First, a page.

In South Africa, the apartheid government masked blunt racial oppression as “separate development” and maintained a policy of terror, leading to a significant number of traumatic situations. The South Africa TRC (Truth and Reconciliation Commission) catalogued approximately 37,000 human rights violations between the Sharpeville Massacre of 1960 and the 1994 democratic elections (Wiebelhaus- Brahm 36). At the moment, South Africa is considered a post-transitional society. It wrote an entirely new constitution as part of its democratic transition, replacing the apartheid-era constitution. It also created a reparation program for victims, with the TRC as its main element of rehabilitation.
In seeking reconciliation between South African perpetrators and victims, the TRC aimed at working through the cultural trauma of apartheid. Victims and survivors came to the Commission to recount their stories of what happened to them or members of their families, while perpetrators of these abuses could obtain amnesty for the crimes committed if they gave full confessions. The TRC activities have received global attention, in media coverage worldwide as well as from a scientific point of view. To date, many studies have investigated its legacy in post-apartheid South Africa on moral and ethical grounds, researching its role in the development towards a post-transitional democracy.
This research project does not speak against the value of the TRC as a concrete tool with a positive impact on democracy and human rights. However, a singular focus on democracy and human rights might divert attention from another, still pressing issue, that is the need for further reparation activities for coping with the situational trauma of racism in an embodied, non-narrative way, acknowledging culturally particular modes of suffering, coping and survival.
In addressing the past, the TRC played an important role in “acting out” and “working through” the cultural trauma of apartheid. However, South Africans themselves are very ambivalent about the imposed nature of the reconciliation discourse (Verdoolaege 20) and about the historical discourse in the truth-telling process that locates the traumatic experience in the past (Bevernage). Up to now, little attention has been paid to the narrative, disembodied and meaning-based nature of the truth-telling process and the Western approach commissioners took in “working through” the cultural trauma of South African apartheid. The limited scope of the dominant ‘Western’ trauma regime is exemplified in the following testimony of a female witness at the TRC, saying: “I will not speak too long because there are still things unsaid, too terrible for you to hear, and too terrible for me to say, and my heart is heavy with them. Nkosi. [Begins song.]” (in Segall 149).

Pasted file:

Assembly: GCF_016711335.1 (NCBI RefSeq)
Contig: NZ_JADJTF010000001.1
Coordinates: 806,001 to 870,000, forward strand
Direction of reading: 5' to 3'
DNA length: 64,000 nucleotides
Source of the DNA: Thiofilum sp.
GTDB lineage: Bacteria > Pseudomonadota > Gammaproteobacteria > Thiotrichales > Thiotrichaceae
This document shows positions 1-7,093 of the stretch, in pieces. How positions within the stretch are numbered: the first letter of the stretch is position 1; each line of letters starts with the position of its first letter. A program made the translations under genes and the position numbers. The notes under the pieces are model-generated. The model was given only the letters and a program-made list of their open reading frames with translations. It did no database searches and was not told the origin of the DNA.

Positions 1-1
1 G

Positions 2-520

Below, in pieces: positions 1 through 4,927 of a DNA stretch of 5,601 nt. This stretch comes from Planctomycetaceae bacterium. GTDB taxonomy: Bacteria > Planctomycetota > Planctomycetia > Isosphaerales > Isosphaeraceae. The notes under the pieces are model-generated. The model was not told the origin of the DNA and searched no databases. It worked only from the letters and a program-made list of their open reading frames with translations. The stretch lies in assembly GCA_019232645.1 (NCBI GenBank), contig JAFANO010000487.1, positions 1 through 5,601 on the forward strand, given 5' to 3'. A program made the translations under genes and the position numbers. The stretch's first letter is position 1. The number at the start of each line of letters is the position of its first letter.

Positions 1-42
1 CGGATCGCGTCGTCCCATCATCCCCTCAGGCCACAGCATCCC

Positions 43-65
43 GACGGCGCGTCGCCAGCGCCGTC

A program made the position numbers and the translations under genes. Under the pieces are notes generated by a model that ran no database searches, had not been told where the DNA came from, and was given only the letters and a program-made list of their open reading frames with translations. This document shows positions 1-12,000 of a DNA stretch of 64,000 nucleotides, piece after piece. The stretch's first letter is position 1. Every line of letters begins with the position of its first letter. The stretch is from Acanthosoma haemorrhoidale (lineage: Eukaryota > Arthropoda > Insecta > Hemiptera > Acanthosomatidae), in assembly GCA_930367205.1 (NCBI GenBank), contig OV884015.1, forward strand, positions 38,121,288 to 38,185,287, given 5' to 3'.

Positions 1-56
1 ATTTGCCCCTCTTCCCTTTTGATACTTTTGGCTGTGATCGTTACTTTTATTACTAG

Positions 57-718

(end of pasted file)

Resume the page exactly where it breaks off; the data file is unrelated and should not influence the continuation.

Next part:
Art plays an important role in creating non-verbal and embodied transformative encounters in violated and traumatized communities. On the one hand, art is transformative as it functions as a “protective force”, enabling people to cope with suffering. On the other hand, it can also be “an inspirational force” for creating “a better world” (Thompson 2). Recent theatre and performance studies developed an exponential interest in trauma and conflict studies and provide a valuable embodied perspective on what has been criticized as a narrative and disembodied dominant ‘Western’ trauma regime. It is remarkable however, that it is mainly the corporeality of the actor that is being regarded as a site of resistance (Bala, Rokem). This perspective, mainly based on performance theories of corporeality, excludes performances in which not the living body, but ambivalent embodied entities such as masks, puppets or other ‘dead’ performative objects might be the site of critique, resistance or agency in communities dealing with violent conflicts and cultural traumas. It has been generally acknowledged that masks, puppets and performative objects are culturally particular modes of suffering, coping and survival in South Africa. In Performing Democracy, Peter Larlham refers to puppetry art in South Africa as a particular theatre tool “that assists in re-education after the long period of enforced censorship and disinformation” (in Haedicke 254). Marie Kruger similarly writes that the use of puppets to bring about social change in South Africa “is a comprehensive effort to utilize the natural abilities of the puppet to the benefit of contemporary society, thus giving puppetry a meaningful social function in addressing human needs” (32).
This interdisciplinary research project aims at bringing together the latest developments in the areas of performance studies and memory studies in order to investigate the potential of masks, puppets and performative objects in contemporary performances to raise awareness, propose alternatives, provide healing and implement community change regarding the cultural trauma of apartheid in post-transitional South Africa.